How Can You Use the NoFollow Attribute to Your Advantage?
In order to understand what a nofollow attribute is you must understand how search engines determine page authority. If you have a website where your home page links to 10 internal pages on your own site and to 5 external pages on other sites, this means you have 15 outbound links. When someone links to your home page, this gives you what is known as an inbound link. If you have 30 inbound links (which you have no control over), then in total you have 45 links associated with your website’s home page. When search engine crawlers index your site, they follow all 45 of these links and, depending on the web authority (PageRank and other factors) of those pages, they pass link juice to your site to determine its search ranking. Your page also passes link juice to all 45 of these links. Transferring link juice is a two way street, unless you block the traffic with a nofollow link attribute.
Definition of a NoFollow Attribute:
Nofollow is a link attribute represented as rel=”nofollow” that is placed within the anchor tags
(<a>) on a site. A nofollow attribute indicates that the link within the anchor tag must not be followed by the search engines.
If your anchor text is linked in the HTML in the following manner:
<a href=www.example.com><em>Anchor Text</em></a>
You can nofollow the link like this:
<a href=www.example.com rel=”nofollow”><em>Anchor Text</em></a>
Adding the nofollow attribute indicates to the search engine crawlers that these links must not participate in determining the search engine ranking of your page. However, you do not stop search engines from indexing the page by adding a nofollow attribute. These pages will still get indexed by search engines if they have other links connected to it without nofollow or if they are included in a sitemap, they just will not get link equity from your site.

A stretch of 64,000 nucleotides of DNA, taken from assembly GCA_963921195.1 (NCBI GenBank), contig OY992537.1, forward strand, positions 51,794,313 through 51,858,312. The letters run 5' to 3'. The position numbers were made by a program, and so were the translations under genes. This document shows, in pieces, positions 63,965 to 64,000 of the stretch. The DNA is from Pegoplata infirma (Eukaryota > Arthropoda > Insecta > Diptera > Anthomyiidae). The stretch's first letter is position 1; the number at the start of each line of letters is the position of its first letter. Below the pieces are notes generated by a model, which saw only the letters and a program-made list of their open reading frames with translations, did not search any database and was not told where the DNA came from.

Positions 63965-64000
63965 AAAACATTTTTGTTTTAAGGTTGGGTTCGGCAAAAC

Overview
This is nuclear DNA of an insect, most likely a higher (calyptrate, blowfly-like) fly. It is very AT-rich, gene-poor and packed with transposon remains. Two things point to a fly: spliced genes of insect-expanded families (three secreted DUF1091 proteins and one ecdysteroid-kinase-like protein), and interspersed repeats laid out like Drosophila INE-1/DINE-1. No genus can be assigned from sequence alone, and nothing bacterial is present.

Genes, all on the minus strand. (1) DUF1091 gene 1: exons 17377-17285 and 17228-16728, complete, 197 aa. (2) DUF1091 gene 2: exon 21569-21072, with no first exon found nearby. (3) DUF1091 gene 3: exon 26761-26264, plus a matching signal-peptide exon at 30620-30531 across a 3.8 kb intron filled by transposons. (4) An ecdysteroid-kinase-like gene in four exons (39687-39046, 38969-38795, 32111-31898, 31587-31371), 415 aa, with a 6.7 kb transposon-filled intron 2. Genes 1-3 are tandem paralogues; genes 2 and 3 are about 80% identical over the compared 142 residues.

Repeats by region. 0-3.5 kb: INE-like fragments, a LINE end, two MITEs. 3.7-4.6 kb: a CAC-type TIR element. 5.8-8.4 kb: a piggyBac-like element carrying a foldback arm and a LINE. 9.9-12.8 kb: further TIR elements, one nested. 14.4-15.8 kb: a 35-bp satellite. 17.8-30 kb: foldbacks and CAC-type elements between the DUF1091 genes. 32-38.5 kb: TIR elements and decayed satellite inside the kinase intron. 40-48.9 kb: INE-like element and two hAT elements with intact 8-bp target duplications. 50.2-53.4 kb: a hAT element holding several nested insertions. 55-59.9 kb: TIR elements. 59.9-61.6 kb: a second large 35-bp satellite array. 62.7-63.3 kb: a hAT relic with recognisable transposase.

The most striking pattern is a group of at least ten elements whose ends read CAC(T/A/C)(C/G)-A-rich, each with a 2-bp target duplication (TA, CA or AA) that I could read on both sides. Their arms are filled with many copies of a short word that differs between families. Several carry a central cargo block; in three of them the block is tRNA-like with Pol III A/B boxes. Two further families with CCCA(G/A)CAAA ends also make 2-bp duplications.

Reasons to Use a NoFollow Attribute:
To Avoid Spam: If your page is linked to a spammy website or if you link to a blog that receives spammy comments and irrelevant links, you would want that link to be nofollowed.
To Avoid Paid Links: If you are keen on impressing the Google bots (Google garners the largest share of the search industry so it is important to follow their rules), you must not allow paid links to pass link juice to your site. This is a clear violation of Google’s quality guidelines. In fact, Google has provided a reporting system for sites that are found to increase their PageRank using paid links. So, it is best to nofollow paid links on your page. Paid links can take the form of banner advertisements, text links on your site or paid links that are literally there to acquire a higher PageRank.
Nofollow links are used in many forum platforms and blogs where public comments are allowed. Some CMS blogging platforms have integrated this attribute in their blog commenting code, the biggest example being WordPress.
Do not work hard to build links with other sites that use the nofollow attribute. These will serve no purpose in terms of passing link juice to help enhance your site’s SEO. However, if you get an opportunity to add a link to a site that is nofollowed but very popular, you could link to it to expose your site to their audience. For instance, if you can drop a link on a famous forum in your niche topic that is nofollowed, you will be able to earn web traffic from people that visit the forum, so it could be worth it even without the benefit of link juice.
Sometimes it is beneficial to have a few nofollow links in your site’s link profile to show that your site is earning links naturally. To check if a website is nofollow you can view their source code (open a web page and press Ctrl+U in Firefox, or right click and view page source in Chrome) and find the word nofollow (by pressing Ctrl+F and typing nofollow).
NOTE: Dofollow is not a link attribute; it is just a term indicating that a link is not nofollow.